In my opinion, the affair of 1468 set the stage, and very dramatically, for the subsequent history of underground Paganism in Renaissance Europe. It should be kept in mind that this all took place during a relatively tolerant period, compared to what was to come soon afterward. The imprisonment and torture of the Roman Academicians, the fact that they only very narrowly escaped with their lives, and, most especially, what was required of them to accomplish that escape, all served to establish a very clear precedent for how far one could go in expressing one's true religious feelings, even in secret.
Clearly at least some of the Academicians had hoped, prior to 1468, to move in the direction of establishing in Rome something like what had until very recently (prior to the final Muslim conquest, of what remained of the eastern Roman Empire in 1453) had existed in the Byzantine Peloponnese: a self-conscious, organized, functioning, full-blown Pagan Underground. Of course, even in Mistra, this was truly an underground movement that could only be, at most, an open secret. But the suppression of the Roman Academy in 1468 made it painfully clear that even that much was to be denied the Heathen-minded Humanists of Rome, and other like-minded religious dissenters throughout western Europe, if they wished for their heads to remain attached to their necks.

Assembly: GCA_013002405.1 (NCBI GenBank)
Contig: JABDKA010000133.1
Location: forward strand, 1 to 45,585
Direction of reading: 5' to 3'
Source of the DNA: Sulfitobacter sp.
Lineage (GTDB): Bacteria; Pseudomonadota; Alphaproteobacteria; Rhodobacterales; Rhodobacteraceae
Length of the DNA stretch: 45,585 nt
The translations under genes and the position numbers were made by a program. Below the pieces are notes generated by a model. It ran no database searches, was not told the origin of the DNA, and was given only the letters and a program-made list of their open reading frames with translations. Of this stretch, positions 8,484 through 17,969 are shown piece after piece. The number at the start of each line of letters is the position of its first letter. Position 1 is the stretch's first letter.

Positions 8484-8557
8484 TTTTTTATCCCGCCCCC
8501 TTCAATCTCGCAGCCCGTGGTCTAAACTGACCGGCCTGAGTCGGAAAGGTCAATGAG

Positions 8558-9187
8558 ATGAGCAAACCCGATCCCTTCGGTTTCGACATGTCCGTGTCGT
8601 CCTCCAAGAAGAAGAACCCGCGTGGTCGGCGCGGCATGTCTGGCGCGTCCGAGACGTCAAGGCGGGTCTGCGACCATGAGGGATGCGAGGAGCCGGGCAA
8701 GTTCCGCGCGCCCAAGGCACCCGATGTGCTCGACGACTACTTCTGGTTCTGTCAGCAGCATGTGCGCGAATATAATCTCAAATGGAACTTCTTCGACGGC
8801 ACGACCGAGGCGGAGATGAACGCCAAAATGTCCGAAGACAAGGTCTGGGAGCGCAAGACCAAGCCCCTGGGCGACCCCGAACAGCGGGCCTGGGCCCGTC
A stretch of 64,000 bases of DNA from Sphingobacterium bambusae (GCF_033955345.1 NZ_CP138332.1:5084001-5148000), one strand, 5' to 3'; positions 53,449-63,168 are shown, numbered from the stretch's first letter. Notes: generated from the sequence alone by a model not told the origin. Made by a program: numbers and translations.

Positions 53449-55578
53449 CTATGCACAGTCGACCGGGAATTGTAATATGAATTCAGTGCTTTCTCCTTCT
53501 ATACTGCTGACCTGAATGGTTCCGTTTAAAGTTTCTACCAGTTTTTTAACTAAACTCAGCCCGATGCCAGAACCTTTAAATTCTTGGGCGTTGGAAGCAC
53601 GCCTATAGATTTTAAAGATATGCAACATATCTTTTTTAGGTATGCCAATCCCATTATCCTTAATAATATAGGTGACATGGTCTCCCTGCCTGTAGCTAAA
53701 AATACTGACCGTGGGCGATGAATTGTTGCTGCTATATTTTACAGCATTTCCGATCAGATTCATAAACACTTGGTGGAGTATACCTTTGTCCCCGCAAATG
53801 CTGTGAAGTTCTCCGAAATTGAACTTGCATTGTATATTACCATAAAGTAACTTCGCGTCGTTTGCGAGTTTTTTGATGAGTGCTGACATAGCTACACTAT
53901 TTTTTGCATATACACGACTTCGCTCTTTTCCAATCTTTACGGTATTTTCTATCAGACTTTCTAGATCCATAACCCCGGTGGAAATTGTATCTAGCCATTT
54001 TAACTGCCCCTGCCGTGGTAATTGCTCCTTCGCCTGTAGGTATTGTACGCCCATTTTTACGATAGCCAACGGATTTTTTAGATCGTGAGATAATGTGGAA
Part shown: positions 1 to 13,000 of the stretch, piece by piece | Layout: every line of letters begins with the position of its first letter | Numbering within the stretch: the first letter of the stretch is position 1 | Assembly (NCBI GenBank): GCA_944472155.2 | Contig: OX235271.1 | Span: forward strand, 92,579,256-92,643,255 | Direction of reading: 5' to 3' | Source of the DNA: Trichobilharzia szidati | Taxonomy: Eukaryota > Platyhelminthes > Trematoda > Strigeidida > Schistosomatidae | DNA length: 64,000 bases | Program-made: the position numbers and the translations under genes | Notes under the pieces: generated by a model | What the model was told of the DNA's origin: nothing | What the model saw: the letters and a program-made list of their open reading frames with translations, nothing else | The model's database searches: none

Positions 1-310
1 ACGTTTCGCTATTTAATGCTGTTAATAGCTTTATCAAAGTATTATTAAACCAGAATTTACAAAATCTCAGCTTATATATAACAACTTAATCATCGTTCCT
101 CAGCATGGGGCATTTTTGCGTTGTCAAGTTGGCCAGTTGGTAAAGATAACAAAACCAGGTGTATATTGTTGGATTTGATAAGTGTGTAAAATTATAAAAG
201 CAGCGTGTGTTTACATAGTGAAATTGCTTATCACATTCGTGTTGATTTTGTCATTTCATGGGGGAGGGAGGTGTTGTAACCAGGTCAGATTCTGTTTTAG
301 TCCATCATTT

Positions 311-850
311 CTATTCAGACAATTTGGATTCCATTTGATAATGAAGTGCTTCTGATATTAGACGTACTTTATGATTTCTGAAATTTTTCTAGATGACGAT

The Heathen-Minded Humanists:
- Part One provides the background of the struggle between Pope Paul II and the Roman Academy
- Part Two describes the crisis of 1468;
- Part Three (what you are reading now) presents the denouement, in which all charges are dropped and the Heathen Academy survives intact.
- Part Four tells the tale of the surprising evidence discovered four centuries later of the literally underground Paganism that existed in Rome in the 15th century;
- Part Five looks at the other Roman Academy and its head, Cardinal Bessarion.]
- Part Six gives a nice thumbnail sketch of Pomponius Laetus.